Plagued for several years with serious problems, Utah's financial picture improved dramatically over the past year, which ended without any across-the-board spending cuts and an unallocated surplus of $9.7 million.
According to the Utah Foundation, the state ended the 1987-88 fiscal year with a $109.6 million surplus. Most of the funds were allocated for a one-time income tax refund totaling $77 million and a $22.9 million transfer to Utah's surplus "rainy day" fund.Gov. Norm Bangerter has proposed a budget of $2.9 billion for the 1989-90 fiscal year. The proposal would allow a general salary increase of 3 percent for state and education employees and still permit a $19 million tax cut, according to the research group.
The total also includes recommendations for $312.6 million in capital outlays and $64.7 million for debt service. The proposal is about $20.7 million more than total authorizations for 1988-89, but that budget included one-time appropriations to settle Utah's thrift crisis and other nonrecurring items.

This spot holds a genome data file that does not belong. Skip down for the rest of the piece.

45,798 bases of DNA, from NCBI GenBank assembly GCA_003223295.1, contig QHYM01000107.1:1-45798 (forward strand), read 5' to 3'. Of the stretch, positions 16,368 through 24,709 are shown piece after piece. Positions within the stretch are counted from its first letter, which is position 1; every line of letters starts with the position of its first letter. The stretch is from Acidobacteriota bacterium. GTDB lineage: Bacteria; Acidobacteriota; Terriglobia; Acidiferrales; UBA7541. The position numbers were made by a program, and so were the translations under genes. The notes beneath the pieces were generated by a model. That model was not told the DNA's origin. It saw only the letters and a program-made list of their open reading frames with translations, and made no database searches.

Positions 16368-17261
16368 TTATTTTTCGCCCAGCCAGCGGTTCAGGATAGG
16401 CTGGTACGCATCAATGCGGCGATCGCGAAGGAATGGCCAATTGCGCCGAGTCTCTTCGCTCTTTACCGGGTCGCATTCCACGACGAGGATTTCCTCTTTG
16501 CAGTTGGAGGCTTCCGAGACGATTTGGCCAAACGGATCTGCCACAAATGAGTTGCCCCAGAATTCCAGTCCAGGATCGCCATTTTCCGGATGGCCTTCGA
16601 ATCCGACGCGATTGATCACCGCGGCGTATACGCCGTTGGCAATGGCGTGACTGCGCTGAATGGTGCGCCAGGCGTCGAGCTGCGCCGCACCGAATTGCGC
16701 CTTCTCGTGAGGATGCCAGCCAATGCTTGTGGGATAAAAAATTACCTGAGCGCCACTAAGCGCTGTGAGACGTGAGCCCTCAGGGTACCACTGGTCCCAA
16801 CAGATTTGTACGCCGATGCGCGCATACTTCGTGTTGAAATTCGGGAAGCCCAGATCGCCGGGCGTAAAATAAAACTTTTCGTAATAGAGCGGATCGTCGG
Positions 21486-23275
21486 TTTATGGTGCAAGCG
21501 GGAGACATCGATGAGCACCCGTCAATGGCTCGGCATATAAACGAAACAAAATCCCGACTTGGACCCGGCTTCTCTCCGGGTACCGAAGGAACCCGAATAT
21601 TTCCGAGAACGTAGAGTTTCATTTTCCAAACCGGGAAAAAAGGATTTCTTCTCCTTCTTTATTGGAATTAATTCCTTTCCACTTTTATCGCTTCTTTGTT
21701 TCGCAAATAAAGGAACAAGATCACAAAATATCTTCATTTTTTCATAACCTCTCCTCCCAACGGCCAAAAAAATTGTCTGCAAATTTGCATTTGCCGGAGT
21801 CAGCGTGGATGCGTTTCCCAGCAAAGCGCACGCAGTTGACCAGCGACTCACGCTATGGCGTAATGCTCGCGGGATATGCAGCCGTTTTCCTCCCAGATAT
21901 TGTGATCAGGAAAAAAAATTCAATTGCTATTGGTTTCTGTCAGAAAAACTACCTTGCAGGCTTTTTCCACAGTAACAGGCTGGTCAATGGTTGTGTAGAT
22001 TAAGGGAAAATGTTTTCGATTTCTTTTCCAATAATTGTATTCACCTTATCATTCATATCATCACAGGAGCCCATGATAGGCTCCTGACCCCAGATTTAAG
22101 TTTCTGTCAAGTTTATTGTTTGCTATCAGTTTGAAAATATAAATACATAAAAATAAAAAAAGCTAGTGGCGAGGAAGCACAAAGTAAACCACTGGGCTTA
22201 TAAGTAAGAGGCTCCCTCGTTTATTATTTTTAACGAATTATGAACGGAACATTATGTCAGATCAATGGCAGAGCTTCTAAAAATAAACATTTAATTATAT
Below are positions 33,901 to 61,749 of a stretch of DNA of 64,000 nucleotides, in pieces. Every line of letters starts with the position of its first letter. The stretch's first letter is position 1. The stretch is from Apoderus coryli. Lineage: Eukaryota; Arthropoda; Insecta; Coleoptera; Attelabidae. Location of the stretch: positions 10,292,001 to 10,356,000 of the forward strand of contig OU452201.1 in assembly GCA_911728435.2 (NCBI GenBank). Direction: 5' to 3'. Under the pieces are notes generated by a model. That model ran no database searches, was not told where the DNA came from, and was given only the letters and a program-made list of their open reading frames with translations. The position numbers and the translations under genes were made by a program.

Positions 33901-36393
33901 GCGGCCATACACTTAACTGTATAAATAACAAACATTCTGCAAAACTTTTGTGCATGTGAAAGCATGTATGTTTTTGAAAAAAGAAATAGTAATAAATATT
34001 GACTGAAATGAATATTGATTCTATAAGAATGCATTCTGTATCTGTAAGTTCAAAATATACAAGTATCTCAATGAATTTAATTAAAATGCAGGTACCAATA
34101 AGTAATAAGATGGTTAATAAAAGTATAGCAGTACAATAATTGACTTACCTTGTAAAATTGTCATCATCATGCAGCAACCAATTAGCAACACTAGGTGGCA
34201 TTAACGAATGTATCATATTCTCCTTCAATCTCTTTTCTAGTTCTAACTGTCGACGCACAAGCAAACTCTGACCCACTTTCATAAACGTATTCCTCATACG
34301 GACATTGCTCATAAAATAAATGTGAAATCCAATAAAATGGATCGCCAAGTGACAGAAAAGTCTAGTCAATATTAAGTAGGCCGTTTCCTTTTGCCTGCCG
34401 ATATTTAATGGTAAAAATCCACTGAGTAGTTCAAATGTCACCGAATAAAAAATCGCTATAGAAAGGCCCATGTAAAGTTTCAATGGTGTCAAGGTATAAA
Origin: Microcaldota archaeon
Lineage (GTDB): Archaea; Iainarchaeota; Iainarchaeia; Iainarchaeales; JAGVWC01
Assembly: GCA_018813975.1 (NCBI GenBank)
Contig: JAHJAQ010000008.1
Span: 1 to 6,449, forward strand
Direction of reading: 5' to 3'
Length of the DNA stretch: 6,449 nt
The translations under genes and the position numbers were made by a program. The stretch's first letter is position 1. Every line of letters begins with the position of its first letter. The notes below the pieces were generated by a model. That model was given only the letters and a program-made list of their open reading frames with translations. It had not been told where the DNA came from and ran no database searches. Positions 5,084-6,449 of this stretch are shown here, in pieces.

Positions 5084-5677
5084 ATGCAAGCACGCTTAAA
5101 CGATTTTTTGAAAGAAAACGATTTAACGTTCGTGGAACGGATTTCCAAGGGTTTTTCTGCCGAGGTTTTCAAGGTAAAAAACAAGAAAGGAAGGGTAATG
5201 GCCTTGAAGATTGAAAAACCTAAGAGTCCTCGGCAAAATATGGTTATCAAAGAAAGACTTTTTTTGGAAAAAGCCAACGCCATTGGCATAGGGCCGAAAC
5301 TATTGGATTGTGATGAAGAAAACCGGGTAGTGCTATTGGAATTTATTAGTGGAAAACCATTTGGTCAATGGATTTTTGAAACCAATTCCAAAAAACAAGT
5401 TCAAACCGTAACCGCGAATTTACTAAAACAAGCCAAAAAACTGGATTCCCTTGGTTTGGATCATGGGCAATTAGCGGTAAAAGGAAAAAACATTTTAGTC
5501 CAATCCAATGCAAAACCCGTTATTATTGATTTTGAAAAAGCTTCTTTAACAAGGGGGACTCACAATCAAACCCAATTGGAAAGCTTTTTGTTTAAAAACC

Despite a hard-fought battle, tax initiative organizers saw their three tax-cut proposals - which would have slashed state and local tax revenues by $280 million to $330 million per year - soundly defeated at the polls. But the report says the protest movement has had a definite impact not only on political thinking for the coming Legislative session but in government operations.
The report says that from June 1987 to June 1988, total state and local non-school employment in Utah declined by approximately 300 jobs. The drop is in sharp contrast to the 1976-86 period, in which non-school employment in Utah grew 31 percent - or an average of 2.7 percent annually - at the state and local level.
It shows that the early retirement program, enacted by the 1987 Legislature, yielded 2,511 state and education employees who exercised that option. Only half of the 638 state employees who retired were replaced with new workers.